By comparing the voter registration totals from December 4, 2012, and those from January 2, 2013, we can get an idea of how the December purge affected each political party. Of course, the differences between the two monthly reports also reflect more routine changes (such as new registrations and changes of party affiliation) that happened between those two dates.
Democratic Party registrants decreased by 24670, from 1429755 to 1405085.
Republican Party registrants decreased by 9481, from 818779 to 809298.
Libertarian Party registrants increased by 156, from 7088 to 7244.
Green Party registrants decreased by 16, from 1745 to 1729.
Reform Party registrants decreased by 24, from 1430 to 1406.
More than 200 political parties are represented on the Louisiana voter registration rolls, but so far as I know only four of those parties have actively sought recognized party status in Louisiana in recent years. Here's how those parties did between Dec. 4 and Jan. 2:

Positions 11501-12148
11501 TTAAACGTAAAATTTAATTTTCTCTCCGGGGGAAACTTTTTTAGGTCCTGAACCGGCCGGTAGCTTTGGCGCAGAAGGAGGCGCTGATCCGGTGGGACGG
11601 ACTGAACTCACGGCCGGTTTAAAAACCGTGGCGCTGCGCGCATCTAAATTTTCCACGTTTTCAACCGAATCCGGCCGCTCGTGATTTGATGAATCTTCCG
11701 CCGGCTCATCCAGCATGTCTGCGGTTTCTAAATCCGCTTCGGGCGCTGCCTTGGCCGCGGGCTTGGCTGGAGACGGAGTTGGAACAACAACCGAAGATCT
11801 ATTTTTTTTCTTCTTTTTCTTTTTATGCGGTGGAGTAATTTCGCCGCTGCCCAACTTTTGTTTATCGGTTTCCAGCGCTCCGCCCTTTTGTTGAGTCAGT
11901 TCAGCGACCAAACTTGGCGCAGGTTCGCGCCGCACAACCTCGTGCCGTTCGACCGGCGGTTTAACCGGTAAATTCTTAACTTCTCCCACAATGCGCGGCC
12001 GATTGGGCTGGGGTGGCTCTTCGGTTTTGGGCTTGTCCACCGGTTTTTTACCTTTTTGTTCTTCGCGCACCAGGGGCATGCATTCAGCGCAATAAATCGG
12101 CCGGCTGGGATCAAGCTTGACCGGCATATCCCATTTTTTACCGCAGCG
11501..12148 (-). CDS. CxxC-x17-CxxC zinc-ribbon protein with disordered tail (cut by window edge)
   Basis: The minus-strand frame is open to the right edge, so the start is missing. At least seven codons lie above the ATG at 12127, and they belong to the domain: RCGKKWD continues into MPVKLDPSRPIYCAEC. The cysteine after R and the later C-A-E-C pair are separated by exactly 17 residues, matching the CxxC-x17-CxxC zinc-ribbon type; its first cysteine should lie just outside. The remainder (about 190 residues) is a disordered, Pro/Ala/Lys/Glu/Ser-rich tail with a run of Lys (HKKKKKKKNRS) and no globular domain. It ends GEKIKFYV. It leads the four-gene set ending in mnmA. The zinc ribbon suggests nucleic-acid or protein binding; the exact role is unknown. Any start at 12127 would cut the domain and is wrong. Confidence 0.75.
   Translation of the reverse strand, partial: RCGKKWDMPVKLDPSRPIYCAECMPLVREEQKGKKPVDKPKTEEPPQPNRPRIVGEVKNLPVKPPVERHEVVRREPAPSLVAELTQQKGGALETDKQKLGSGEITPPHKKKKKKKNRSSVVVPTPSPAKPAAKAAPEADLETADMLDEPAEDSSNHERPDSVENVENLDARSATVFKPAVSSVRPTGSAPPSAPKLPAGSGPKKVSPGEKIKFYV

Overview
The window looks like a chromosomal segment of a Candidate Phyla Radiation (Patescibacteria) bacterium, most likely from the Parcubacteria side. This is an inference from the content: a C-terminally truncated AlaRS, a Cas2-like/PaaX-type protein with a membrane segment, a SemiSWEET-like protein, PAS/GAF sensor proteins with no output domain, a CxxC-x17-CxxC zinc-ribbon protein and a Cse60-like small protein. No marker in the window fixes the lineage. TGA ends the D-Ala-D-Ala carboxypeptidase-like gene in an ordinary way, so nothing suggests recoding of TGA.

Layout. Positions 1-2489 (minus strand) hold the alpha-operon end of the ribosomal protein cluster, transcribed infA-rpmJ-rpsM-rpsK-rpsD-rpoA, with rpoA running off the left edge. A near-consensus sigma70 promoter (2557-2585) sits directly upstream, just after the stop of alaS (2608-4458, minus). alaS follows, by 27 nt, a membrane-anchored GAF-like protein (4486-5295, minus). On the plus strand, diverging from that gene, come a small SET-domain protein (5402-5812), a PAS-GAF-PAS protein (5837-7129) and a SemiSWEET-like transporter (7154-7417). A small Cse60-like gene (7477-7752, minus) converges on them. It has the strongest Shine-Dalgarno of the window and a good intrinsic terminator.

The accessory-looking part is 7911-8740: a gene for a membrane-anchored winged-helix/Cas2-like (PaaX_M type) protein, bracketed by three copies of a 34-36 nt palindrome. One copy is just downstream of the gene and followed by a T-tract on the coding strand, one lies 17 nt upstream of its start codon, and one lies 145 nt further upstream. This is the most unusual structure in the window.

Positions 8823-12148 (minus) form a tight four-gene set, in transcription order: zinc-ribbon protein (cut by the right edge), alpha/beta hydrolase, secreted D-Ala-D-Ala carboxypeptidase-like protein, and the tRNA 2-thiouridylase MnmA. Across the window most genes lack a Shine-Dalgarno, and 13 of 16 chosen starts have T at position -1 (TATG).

Here's how the following notable registrant groups changed:
"No Party" registrants (a category called "None" in every report I had gotten prior to this month) decreased by 15117, from 658999 to 643882.
"Independent" registrants decreased by 469, from 46941 to 46472.
"Other" registrants decreased by 21, from 1204 to 1183.
Randall's ancestors arrived in Louisiana as refugees from the United States of America. They were Loyalists who fled South Carolina in the 1780s after it became obvious that the anti-British rebels were going to succeed in seceding. Louisiana, which was Spanish at the time, provided a safe-haven for Randall's forebears. Around 1800, Louisiana became French (again), but that didn't really bother Randall's ancestors. They were still safely in a foreign country. However, the Louisiana Purchase of 1803 brought them back into the jurisidiction of the USA. Everything turned out okay, though. Now, Randall writes this blog.